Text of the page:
How to mitigate ransomware with Continuous Controls Monitoring
August 20, 2021
In this blog, we will show how Continuous Controls Monitoring (CCM) can be used to help mitigate the growing threat of ransomware and how to measure specific ransomware controls.
Ransomware is a big topic in security right now. We are not trying to push FUD when we say that ransomware is on the rise and is an increasing threat to enterprises. There have been a number of high-profile attacks in the news in recent months that help put ransomware top of mind for increasingly cyber-aware boards. But it isn’t just scaremongering – the rate of ransomware attacks has increased. As per Verizon’s 2021 DBIR: ‘The major change this year with regard to action types was Ransomware coming out like a champ and grabbing third place in breaches (appearing in 10% of them, more than doubling its frequency from last year).’ (Another note, up from 2% in 2016).
Fundamentally, there isn’t anything you can do that will stop ransomware attacks from happening. But there are absolutely steps to take to reduce the risk of them being successful.
Security controls to mitigate ransomware
Ransomware is a huge problem because there are so many ways that it can enter the organisation and spread within. You need to deploy a really broad set of security controls to mitigate as many attack techniques as possible. If a ransomware attack is successful, it means that one or more of those controls have failed.
Failed controls bring us to the reason that the new CCM category exists: ‘Many incidents are not due to a lack of conception of controls but due to failures of expected controls’. This is a quote from Phil Venables (now CISO at Google Cloud) that has stuck with us since we first saw it on Twitter about two years ago. It really hits the nail on the head. Every enterprise will have controls in place to stop ransomware. But barely a handful of those will be able to say, with confidence, if their controls are working effectively, or how well protected they are against a potential ransomware attack.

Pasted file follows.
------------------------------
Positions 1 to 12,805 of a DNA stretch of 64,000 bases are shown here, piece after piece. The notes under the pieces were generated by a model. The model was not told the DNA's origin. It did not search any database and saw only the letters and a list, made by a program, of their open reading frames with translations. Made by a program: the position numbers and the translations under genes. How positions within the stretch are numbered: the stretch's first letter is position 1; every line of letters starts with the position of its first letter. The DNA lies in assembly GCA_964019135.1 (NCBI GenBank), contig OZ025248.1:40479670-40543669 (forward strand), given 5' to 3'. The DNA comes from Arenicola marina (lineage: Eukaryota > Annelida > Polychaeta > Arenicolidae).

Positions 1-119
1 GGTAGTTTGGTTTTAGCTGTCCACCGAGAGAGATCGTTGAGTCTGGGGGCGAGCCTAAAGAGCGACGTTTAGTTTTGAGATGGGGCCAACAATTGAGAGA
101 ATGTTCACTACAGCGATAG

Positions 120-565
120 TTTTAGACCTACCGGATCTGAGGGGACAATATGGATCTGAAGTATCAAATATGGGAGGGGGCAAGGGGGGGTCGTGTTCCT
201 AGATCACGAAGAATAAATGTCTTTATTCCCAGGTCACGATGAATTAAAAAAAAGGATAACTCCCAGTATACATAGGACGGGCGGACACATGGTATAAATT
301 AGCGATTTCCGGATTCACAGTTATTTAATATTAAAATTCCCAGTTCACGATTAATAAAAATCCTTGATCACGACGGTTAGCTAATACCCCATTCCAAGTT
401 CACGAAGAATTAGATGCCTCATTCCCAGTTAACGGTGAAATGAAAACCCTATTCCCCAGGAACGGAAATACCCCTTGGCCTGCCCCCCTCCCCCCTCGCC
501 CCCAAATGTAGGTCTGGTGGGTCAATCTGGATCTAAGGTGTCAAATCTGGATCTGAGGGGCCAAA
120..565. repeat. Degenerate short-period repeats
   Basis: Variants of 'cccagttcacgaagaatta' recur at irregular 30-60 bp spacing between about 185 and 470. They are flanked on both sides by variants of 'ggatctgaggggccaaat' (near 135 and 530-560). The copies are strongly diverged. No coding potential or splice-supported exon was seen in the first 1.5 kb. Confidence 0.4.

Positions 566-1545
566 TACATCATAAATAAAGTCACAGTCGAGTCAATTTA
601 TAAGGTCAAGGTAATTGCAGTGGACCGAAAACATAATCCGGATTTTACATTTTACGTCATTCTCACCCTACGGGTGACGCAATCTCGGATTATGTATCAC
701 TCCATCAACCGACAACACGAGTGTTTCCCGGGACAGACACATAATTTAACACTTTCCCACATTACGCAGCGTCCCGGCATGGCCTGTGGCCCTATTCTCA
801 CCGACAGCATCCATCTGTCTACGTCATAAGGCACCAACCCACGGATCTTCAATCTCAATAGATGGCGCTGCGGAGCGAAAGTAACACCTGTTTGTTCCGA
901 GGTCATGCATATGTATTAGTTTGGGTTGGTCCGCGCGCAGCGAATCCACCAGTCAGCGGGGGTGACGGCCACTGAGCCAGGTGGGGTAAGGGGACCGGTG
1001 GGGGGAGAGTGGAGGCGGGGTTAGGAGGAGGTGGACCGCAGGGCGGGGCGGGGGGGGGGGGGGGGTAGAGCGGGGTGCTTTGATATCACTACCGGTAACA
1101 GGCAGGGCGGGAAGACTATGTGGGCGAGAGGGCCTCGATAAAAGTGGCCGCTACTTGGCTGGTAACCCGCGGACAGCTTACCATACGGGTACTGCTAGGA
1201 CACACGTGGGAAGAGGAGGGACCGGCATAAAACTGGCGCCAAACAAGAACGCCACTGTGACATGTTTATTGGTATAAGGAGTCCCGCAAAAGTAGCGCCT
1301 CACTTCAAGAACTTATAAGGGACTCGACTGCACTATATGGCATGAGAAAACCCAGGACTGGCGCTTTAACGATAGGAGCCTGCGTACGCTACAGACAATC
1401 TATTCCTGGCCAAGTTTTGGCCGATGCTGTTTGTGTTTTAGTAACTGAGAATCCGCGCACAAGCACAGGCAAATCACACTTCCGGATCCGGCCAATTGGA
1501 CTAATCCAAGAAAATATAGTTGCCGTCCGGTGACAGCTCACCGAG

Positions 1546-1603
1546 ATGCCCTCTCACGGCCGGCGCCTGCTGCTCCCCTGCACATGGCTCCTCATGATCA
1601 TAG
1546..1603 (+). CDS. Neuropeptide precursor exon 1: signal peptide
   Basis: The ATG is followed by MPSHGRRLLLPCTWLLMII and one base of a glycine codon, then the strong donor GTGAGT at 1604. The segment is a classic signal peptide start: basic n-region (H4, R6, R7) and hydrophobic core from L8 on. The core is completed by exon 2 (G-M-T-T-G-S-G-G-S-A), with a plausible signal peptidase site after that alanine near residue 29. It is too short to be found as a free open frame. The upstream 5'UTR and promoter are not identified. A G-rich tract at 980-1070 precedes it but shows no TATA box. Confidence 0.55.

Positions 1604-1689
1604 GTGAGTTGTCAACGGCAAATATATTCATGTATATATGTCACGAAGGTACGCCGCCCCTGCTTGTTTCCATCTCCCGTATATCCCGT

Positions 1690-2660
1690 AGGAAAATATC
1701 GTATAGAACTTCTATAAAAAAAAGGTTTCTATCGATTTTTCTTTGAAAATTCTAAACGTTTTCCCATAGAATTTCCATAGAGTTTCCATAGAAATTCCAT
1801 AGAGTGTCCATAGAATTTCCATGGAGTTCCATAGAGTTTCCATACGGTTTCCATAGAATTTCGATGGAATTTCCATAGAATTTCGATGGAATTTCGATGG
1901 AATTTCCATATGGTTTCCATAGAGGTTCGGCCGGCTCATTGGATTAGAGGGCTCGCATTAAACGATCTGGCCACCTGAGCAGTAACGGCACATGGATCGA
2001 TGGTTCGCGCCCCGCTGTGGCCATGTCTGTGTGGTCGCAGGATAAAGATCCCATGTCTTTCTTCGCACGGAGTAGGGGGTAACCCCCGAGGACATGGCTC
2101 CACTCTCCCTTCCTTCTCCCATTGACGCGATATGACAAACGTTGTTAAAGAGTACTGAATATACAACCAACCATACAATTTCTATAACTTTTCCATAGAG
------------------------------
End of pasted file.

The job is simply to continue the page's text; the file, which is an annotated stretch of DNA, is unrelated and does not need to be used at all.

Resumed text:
And that’s a question they may well be asked by their board, if they haven’t already.
This is the case for a number of our customers. They’ve got their CCM platform, so they know all they can about their security posture. But then they get the ransomware question from the board. With CCM they have all the information they need to answer the ransomware question, it’s just a case of presenting it in the appropriate way, hence the ransomware-focused dashboard initiative.
As part of that initiative, we built out-of-the-box capability leveraging insight from our customers, framework organisations, and thought leaders like Andrew Jaquith, author of Security Metrics: Replacing Fear, Uncertainty, and Doubt, who is an expert on both security metrics and ransomware. You can see what he had to say in our recent Metric of the Month article on ransomware protection metrics. Andrew’s method is to measure with ransomware in mind, aligning to a three-step attack path. This is a particularly effective and relatively condensed story that a board audience can digest without a security background.
Mapping key ransomware controls to attack paths